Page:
The use of automated enforcement like red light camera systems can be a sensitive and touchy subject for most Atlanteans, but as federal administration officials focus harder on preventing auto accident wrongful deaths and serious personal injuries, the presence of such systems on American roads is only likely to increase.
A recent report by the Governors Highway Safety Association and State Farm focused on the various types of automated enforcement systems that are currently in place on American roads, effectiveness of these systems and the sensitivities involved in the implementation of these systems. The most common automated enforcement technologies currently on our roads include red light camera systems, speed camera systems and school bus stop arm camera systems. Some jurisdictions have also begun preliminary experimentation with cameras to identify when people are driving without seatbelts and when motorists are using cell phones while driving.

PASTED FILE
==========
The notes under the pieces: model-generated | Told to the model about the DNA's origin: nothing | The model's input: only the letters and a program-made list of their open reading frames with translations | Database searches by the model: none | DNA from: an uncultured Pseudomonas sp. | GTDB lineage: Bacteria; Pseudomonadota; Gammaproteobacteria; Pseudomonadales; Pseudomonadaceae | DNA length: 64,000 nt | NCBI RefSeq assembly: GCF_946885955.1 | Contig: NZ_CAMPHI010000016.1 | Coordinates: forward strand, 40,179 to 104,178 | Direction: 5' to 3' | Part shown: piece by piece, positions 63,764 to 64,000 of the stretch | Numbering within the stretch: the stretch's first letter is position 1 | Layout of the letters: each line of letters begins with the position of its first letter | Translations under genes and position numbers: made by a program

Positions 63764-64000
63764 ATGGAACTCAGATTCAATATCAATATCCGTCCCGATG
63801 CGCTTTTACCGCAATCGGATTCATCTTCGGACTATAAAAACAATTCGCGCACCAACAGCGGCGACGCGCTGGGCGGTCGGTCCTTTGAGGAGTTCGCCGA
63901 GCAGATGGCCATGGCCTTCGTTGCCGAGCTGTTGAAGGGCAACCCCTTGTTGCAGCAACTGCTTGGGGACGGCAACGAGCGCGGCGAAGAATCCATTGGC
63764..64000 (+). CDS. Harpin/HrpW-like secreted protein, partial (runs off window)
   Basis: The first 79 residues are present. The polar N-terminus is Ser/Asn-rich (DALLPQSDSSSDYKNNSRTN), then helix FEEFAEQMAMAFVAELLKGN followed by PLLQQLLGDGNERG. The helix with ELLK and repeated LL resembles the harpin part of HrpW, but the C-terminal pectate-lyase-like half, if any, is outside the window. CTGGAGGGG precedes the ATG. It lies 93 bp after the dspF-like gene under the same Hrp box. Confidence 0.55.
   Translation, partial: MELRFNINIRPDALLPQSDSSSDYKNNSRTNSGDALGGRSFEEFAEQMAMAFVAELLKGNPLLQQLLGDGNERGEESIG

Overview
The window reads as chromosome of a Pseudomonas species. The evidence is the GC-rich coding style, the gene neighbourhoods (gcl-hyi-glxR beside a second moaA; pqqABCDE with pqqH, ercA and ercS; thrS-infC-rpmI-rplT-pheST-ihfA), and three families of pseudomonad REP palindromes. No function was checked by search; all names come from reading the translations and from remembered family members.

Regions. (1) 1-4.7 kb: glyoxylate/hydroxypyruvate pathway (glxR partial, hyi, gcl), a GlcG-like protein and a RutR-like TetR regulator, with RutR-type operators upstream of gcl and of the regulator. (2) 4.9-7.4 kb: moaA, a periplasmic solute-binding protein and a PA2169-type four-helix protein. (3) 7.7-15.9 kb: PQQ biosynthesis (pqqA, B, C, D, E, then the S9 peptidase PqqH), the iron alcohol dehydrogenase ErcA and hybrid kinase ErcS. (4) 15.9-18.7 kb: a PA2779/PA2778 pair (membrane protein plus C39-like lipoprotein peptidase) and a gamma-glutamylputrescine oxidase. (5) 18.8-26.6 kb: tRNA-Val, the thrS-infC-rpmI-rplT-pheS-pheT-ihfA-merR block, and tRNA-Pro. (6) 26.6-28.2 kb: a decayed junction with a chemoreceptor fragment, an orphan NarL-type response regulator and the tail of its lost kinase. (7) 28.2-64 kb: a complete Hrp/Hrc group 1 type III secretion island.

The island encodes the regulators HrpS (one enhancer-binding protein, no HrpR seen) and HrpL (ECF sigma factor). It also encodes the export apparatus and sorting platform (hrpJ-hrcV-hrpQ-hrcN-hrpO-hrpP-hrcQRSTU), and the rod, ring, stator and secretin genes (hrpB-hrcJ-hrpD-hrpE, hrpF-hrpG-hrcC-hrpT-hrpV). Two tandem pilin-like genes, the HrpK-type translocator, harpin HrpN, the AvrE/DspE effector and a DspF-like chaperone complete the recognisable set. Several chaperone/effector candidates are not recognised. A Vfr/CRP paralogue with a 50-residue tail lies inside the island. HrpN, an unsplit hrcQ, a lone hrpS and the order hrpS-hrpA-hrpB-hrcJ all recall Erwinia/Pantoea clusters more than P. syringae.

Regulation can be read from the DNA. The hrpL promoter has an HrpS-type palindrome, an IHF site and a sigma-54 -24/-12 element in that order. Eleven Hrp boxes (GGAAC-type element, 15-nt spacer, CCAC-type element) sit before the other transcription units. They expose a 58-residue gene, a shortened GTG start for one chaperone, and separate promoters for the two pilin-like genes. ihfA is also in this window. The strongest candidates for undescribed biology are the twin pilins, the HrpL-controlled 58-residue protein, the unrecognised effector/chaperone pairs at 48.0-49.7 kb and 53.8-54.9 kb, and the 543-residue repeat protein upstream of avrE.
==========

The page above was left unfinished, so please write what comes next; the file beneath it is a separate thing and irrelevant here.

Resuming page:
The need for automotive enforcement, especially speed camera systems, has become even more dire over the past few years as speeding rates across the country have skyrocketed. The number of people being killed in car accidents directly related to speeding has also increased. Law enforcement departments across the country have been struggling with reduced staffing, and that has meant departments looking more and more towards the use of automation to help with enforcement.